Kim Lajoie's blog

Dynamic EQ

by Kim Lajoie on January 26, 2015

Dynamic EQ is like a regular EQ, except that the gain of the bands can automatically respond to the level of the audio. There are many different variations of dynamic EQ – ranging from automatic, with few additional controls, all the way to fully configurable (with all the complexity that goes with it). Some dynamic […]

More about Mid/Side EQ

by Kim Lajoie on July 14, 2014

Mid/side processing is a different way of processing two audio channels. Most processors modify a stereo sound by applying the same modification to the right and left channel simultaneously. Some processors can have different settings for the right and left channels. Mid/side processors, however, work on the ‘mid’ and ‘side’ channel instead of left and […]

Using EQ for a louder mix

by Kim Lajoie on March 24, 2014

It is particularly in adjusting the tone and dynamics of each sound that the mix engineer controls the loudness of the mix. As you already know, sounds with a lot of upper midrange energy and with relatively flat dynamics have the most loudness. But unlike the composer’s freedom of choosing which notes actually make up […]

A basic primer on EQ

by Kim Lajoie on February 24, 2014

EQ is the second most important tool available to the mix engineer. It is a powerful tool for changing the tone of a sound. As a basic example, think about the tone controls on a home music player (such as CD player or computer speakers). There might be two controls – ‘treble’ and ‘bass’. The […]

Three EQ techniques that many people use (and why they’re wrong)

by Kim Lajoie on December 16, 2013

This post was originally published on The Pro Audio Files, with a somewhat less inflammatory title. EQ is a pretty powerful tool. More powerful than almost every other tool in your mixing toolkit (second only to the volume fader). And with great power comes great responsibility. Also, with great power comes great mistakes. If you’re […]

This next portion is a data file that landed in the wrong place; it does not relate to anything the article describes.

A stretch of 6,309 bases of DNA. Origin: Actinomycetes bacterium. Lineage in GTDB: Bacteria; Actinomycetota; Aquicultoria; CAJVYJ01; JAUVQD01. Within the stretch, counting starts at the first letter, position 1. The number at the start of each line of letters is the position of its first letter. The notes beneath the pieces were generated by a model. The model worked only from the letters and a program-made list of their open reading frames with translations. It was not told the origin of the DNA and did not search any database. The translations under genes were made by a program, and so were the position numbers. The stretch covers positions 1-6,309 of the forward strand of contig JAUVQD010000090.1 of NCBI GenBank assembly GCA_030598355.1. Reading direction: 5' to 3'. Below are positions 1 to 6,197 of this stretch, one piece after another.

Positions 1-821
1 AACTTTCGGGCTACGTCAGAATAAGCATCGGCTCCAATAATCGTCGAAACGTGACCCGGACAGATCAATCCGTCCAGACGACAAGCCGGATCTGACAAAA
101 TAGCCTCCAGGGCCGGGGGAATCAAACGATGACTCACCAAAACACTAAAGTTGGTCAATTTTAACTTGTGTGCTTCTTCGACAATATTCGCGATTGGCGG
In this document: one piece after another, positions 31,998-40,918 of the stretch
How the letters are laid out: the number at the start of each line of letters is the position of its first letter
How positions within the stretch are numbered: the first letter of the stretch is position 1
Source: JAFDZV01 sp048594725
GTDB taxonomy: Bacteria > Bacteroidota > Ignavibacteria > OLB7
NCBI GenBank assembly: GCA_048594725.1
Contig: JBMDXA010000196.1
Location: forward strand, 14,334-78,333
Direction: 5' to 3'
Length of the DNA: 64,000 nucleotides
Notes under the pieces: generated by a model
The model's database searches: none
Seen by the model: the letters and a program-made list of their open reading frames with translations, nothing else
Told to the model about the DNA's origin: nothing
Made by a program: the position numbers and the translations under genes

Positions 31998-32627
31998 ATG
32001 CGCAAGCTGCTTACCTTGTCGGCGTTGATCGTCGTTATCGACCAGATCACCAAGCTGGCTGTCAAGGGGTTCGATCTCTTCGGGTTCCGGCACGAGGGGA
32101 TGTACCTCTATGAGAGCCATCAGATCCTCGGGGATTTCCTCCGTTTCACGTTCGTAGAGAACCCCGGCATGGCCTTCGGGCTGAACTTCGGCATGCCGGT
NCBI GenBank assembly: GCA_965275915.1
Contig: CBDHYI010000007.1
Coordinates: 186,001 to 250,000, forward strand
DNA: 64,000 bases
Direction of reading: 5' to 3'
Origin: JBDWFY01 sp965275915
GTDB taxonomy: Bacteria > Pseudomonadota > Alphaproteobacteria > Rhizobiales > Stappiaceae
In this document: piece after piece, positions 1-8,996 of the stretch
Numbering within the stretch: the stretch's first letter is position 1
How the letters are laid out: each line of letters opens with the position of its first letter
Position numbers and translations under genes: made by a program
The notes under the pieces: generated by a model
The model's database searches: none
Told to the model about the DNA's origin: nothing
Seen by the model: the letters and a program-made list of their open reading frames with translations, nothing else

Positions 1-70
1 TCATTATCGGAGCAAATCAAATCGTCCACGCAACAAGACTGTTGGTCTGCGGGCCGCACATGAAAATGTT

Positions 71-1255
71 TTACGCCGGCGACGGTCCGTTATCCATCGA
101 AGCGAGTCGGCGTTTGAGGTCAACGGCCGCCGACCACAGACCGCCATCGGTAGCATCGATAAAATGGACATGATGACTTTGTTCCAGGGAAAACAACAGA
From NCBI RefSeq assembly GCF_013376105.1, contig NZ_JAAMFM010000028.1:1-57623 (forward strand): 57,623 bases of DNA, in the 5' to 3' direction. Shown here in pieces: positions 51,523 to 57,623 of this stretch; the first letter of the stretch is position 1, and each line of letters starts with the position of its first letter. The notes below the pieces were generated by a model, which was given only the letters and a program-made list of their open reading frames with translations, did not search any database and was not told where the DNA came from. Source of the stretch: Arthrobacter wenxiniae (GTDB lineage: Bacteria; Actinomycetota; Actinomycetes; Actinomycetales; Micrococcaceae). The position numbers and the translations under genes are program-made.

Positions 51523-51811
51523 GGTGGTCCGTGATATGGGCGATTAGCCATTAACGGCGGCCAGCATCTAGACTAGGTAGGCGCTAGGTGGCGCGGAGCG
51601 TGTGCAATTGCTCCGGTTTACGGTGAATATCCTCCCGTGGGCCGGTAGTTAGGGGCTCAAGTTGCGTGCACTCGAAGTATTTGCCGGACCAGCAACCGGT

A collection of advanced EQ techniques

by Kim Lajoie on November 3, 2013

This post was originally published on The Pro Audio Files. EQ is pretty simple, right? Crank a knob, hear the sound’s tone change? Not quite. Just when you think you know everything there is to know about EQ, something new comes up. Here are a few advanced EQ techniques that you might not be using […]

Using subtractive EQ

by Kim Lajoie on January 12, 2012

Petri Suhonen recently posted some good pictures explaining the ‘boost and sweep‘ technique for finding and reducing troublesome frequency ranges. The images are a great way of describing the technique quickly and easily. I do, however, take issue with this statement: Boosting increases the volume levels of frequencies and it will easily lead to distortion, […]

6+ ways to get bigger bass

by Kim Lajoie on October 31, 2011

This is about basslines, not (necessarily) the frequency range. The bassline is the harmonic foundation of a track. A solid mix often needs a solid bassline. So how do you get there? How do you stop your basslines from sounding weak or flabby? Here are some techniques to consider: EQ. This is the big one. […]

Make your synths bigger!

by Kim Lajoie on January 10, 2011

Everyone wants bigger synths, don’t they? What’s the secret? Is there some miraculous plugin or hardware device that the Big Names know about (and keep secret from all the anonymous internet jerks)? Or maybe it’s a special combination of side-chained multiband mid/side compression alongside fully parametric dynamic EQ and three different limiters is series (in […]

Are you making this common EQ mistake?

by Kim Lajoie on September 27, 2010

Often beginning mix engineers are told to use the ‘boost and sweep’ method to find and remove problem frequencies. Essentially, this method consists of: 1) Making a sharp narrow boost with a band of parametric EQ 2) Sweeping the frequency of the band (this sounds a bit like a wah wah), listening for any spots […]